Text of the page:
IT IS difficult to imagine what police brutality is really like if you have never experienced it. Many, many years ago a 50-year-old employee of my mother's told us that police had stopped him on his way from work, roughed him up and searched his bag, for no apparent reason.
I remember being shocked, as this gentleman was a kind and gentle, mild mannered person. It was clear that the intimidating and threatening event traumatised him, and he became afraid of walking home at nights. Some of us may have seen a youth being "draped" on the sidewalk, but most of us probably feel quite safe, and perhaps convinced that police brutality is a figment of the imagination of ghetto people, or yet another dose of political propaganda. It is natural to want to believe the police, as the Jamaica Consta-bulary Force (JCF) is our only defence against criminal elements in the society and the first people we turn to in times of need. However, it must be recognised that there are rogues, out-of-control police officers within the force who are
No longer can reports of police brutality be discounted or ignored. The reputations of the majority of fine policemen and women are being tarnished and disrespected by the actions of the relatively few bad cops.
Police brutality is not a phenomenon peculiar to Jamaica. It occurs in many countries. The difference is how the authorities handle reports of police atrocities. When it is reported or suspected that certain officers have acted outside the law, it should be promptly and vigorously investigated. The system of police investigating themselves does not inspire confidence. In a number of countries, independent bodies have been established to investigate reports of police wrongdoing, and if the reports are proven right the law takes its course. The Police Public Complaints Authority (PPCA), was established in Jamaica in 1992, to monitor investigations into complaints against the police. However, this body's true independence has been hampered by understaffing, dependence on police investigations, under-funding, and, despite all the work, it provides little more than recommendations.
Police brutality is an abuse of an individual's rights. When swift punishment is not meted out to abusers, it is viewed as being condoned by the State and a green light given to other police personnel to do the same. It is an outraged society that must demand an end to police beatings, shootings and killings. It is an outraged society that must call for police personnel to be trained to capture suspects using the many restraining measures available rather than the gun.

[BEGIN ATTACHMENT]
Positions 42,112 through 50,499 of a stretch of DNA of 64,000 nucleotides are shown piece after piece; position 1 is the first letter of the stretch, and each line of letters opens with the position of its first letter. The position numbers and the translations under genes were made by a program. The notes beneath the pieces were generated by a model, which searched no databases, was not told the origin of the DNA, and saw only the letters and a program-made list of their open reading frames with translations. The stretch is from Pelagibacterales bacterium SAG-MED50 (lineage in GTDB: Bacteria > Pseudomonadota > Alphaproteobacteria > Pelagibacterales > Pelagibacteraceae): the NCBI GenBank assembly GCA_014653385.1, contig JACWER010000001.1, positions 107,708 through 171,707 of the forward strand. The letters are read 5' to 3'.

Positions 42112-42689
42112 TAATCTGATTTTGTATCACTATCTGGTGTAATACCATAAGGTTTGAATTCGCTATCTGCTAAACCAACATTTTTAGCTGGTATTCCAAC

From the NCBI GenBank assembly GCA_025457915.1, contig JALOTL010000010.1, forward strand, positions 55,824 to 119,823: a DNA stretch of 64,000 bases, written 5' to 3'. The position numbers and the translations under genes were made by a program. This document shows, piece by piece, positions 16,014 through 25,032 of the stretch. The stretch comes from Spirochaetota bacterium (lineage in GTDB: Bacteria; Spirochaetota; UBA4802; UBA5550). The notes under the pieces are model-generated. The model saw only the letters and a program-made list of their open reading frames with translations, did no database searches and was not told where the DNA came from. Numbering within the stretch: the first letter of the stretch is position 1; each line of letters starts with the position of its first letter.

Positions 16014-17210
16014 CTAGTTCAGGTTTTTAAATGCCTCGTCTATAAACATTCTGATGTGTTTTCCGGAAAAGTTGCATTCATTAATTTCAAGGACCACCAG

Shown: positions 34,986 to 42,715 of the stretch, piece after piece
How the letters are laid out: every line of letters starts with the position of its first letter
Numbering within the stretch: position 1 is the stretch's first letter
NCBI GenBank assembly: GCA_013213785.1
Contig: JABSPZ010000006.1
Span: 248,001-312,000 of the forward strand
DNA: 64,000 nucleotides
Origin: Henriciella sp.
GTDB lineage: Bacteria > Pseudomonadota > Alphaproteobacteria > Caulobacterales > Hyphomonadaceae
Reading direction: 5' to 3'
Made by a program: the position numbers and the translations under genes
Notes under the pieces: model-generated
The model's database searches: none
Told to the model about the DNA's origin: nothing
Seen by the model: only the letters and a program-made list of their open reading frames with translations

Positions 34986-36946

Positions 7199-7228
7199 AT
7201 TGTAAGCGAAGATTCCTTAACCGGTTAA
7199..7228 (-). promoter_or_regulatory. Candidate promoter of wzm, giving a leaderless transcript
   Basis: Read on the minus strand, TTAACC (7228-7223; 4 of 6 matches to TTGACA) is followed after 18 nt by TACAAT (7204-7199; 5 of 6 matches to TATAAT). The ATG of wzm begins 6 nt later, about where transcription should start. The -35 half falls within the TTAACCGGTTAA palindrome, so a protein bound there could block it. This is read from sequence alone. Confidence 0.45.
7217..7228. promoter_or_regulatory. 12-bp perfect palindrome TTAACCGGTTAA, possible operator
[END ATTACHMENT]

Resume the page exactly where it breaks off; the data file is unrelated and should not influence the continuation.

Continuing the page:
Police have a difficult, but not impossible task to regain the trust and confidence of the society. One understands, and may be sympathetic to the loyalty that policemen and women feel for each other as they carry out their difficult, under-paid, uncomfortable, disrespected and sometimes-deadly duties. However, this loyalty cannot extend to silence when there is knowledge of brutality and murder of innocent Jamaicans, who, it should be remembered, remain innocent until proven guilty in a court of law.
Michael Gayle was kicked to death by the security forces, and a Coroner's Court found "persons criminally responsible for his death". Had one or some of the soldiers or police present that evening given information as to who the killers were the result might not have been so unsatisfactory. Not one had the courage or decency to tell the truth about what happened when Michael Gayle was so brutalised that his stomach was ruptured and he subsequently died.
One wonders how well they sleep at night and what they say to their God.
When good men and women within the force remain silent after witnessing acts of brutality by their colleagues; when the systems established to investigate and punish those responsible for wrong-doing regularly fail; when successive governments remain reluctant to punish agents of the State when they break the law committed; when our people seem to prefer to remain silent, police brutality will continue.
Law and order
Let it be clearly understood that despite some attempts at propaganda to the contrary, Jamaicans for Justice (JFJ) supports the police in their efforts to obtain and maintain law and order in our society. JFJ is not now, nor has it ever been, anti-police. JFJ will continue to speak out fearlessly against all forms of injustice, including instances of police brutality, and encourage other groups in our society to take a stand on all issues of national importance.
You may email Jamaicans
For Justice at firstname.lastname@example.org or visit them at web site http://www.jamaicansforjus